Очільник МВС вважає, що у розслідуванні про бізнес родини Вигівського «все не так однозначно»

Клименко повідомив, що жодних внутрішніх розслідувань щодо глави Нацполу Івана Вигівського та походження статків його родини у міністерстві не проводять

US bans Russia’s Kaspersky antivirus software

Washington — U.S. President Joe Biden’s administration on Thursday banned Russia-based cybersecurity firm Kaspersky from providing its popular antivirus products in the United States over national security concerns, the U.S. Commerce Department said.

“Kaspersky will generally no longer be able to, among other activities, sell its software within the United States or provide updates to software already in use,” the agency said in a statement.

The announcement came after a lengthy investigation found Kaspersky’s “continued operations in the United States presented a national security risk due to the Russian Government’s offensive cyber capabilities and capacity to influence or direct Kaspersky’s operations,” it said.

U.S. Commerce Secretary Gina Raimondo said, “Russia has shown time and again they have the capability and intent to exploit Russian companies, like Kaspersky Lab, to collect and weaponize sensitive U.S. information.”

Kaspersky, in a statement to AFP, said the Commerce Department “made its decision based on the present geopolitical climate and theoretical concerns,” and vowed to “pursue all legally available options to preserve its current operations and relationships.”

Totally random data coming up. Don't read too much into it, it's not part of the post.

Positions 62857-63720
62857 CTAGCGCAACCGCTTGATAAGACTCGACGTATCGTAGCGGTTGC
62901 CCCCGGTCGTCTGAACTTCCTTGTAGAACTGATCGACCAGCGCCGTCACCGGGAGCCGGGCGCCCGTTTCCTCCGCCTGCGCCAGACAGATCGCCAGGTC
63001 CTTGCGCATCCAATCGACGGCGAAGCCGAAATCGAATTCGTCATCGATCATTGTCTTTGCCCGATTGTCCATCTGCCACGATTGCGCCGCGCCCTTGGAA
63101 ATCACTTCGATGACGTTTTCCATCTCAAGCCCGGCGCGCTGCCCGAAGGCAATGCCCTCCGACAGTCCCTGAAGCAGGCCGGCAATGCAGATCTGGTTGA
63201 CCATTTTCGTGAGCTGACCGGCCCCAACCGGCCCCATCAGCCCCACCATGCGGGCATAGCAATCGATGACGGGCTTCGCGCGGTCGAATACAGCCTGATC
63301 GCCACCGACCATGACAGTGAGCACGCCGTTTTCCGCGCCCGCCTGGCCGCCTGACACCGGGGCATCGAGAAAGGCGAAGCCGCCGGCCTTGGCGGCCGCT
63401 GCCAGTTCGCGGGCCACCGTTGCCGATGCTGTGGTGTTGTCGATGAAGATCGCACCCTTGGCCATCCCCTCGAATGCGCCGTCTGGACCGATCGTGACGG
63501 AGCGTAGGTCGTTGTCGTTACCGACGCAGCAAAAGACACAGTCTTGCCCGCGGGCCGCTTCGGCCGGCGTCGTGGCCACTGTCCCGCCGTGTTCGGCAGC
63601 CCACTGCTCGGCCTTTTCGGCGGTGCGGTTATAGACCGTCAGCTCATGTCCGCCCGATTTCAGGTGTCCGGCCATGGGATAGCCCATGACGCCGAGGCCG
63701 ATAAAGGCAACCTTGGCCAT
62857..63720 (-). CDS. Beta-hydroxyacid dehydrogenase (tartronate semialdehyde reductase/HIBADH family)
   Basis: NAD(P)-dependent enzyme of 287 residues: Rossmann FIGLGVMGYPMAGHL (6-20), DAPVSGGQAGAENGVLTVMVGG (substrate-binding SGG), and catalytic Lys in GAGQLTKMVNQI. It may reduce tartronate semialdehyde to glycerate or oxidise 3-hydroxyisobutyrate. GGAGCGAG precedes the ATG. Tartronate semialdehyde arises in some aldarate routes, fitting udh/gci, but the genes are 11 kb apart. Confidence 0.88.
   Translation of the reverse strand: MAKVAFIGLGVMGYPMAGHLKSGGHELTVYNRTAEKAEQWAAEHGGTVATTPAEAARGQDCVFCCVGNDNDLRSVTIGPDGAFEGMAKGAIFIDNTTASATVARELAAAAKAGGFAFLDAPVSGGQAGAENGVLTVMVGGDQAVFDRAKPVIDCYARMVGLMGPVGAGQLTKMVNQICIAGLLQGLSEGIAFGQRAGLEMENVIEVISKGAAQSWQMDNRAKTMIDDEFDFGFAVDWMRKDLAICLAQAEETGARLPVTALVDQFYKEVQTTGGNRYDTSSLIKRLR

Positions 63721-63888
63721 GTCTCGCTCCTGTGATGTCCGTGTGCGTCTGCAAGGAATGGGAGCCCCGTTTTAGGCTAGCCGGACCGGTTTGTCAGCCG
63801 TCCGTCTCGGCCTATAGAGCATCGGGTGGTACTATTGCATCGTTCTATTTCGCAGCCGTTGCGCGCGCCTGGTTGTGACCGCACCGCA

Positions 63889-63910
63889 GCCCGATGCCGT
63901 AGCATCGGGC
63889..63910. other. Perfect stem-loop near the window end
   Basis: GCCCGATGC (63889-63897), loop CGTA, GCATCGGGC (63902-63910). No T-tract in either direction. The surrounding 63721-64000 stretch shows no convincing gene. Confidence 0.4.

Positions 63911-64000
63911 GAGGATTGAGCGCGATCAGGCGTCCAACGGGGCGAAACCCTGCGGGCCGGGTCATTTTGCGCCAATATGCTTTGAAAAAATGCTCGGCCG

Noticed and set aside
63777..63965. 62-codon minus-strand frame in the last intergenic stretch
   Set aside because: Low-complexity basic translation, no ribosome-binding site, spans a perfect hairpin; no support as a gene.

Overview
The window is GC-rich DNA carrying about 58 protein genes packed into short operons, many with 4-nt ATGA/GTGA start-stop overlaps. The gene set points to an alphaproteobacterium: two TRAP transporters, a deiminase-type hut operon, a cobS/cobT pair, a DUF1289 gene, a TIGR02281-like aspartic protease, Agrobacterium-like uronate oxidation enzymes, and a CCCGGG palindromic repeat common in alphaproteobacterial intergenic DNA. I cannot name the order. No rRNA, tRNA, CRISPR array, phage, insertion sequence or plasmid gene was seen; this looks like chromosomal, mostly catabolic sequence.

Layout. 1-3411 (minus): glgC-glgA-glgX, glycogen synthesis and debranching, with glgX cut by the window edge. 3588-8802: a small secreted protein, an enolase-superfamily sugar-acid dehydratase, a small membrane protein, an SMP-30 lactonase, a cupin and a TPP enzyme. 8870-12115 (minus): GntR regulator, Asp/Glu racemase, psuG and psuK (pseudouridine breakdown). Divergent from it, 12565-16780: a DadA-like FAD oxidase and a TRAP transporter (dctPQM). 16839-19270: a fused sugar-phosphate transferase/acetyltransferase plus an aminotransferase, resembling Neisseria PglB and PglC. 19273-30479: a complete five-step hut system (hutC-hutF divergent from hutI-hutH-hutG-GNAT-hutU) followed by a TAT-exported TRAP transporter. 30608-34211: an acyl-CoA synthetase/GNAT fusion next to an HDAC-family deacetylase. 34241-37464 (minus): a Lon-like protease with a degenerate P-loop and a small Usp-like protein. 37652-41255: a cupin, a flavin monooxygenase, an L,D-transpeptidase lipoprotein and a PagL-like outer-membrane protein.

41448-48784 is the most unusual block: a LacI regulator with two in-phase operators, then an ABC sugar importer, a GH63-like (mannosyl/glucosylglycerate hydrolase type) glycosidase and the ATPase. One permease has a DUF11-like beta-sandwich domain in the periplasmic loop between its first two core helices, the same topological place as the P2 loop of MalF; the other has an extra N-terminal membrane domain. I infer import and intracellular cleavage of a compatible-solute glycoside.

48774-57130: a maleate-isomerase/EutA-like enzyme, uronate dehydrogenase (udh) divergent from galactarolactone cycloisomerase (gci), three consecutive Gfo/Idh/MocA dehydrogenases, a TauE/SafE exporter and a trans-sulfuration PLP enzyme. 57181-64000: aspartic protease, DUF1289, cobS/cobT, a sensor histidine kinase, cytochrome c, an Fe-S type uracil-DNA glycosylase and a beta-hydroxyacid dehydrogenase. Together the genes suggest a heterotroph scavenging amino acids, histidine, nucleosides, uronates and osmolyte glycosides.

“Kaspersky does not engage in activities which threaten U.S. national security and, in fact, has made significant contributions with its reporting and protection from a variety of threat actors that targeted U.S. interests and allies,” the company said.

The move is the first such action taken since an executive order issued under Donald Trump’s presidency gave the Commerce Department the power to investigate whether certain companies pose a national security risk.

Raimondo said the Commerce Department’s actions demonstrated to America’s adversaries that it would not hesitate to act when “their technology poses a risk to the United States and its citizens.”

While Kaspersky is headquartered in Moscow, it has offices in 31 countries around the world, servicing more than 400 million users and 270,000 corporate clients in more than 200 countries, the Commerce Department said.

As well as banning the sale of Kaspersky’s antivirus software, the Commerce Department also added three entities linked to the firm to a list of companies deemed to be a national security concern, “for their cooperation with Russian military and intelligence authorities in support of the Russian government’s cyber intelligence objectives.”

The Commerce Department said it “strongly encouraged” users to switch to new vendors, although its decision does not ban them from using the software should they choose to do so.

Kaspersky is allowed to continue certain operations in the United States, including providing antivirus updates, until September 29, “in order to minimize disruption to US consumers and businesses and to give them time to find suitable alternatives,” it added.  

Підозрюваній в нарузі над могилами військових у Києві призначили судово-психіатричну експертизу

«За результатами експертизи буде прийматися рішення, чи буде скерований до суду обвинувальний акт, чи будуть примусові заходи медичного характеру»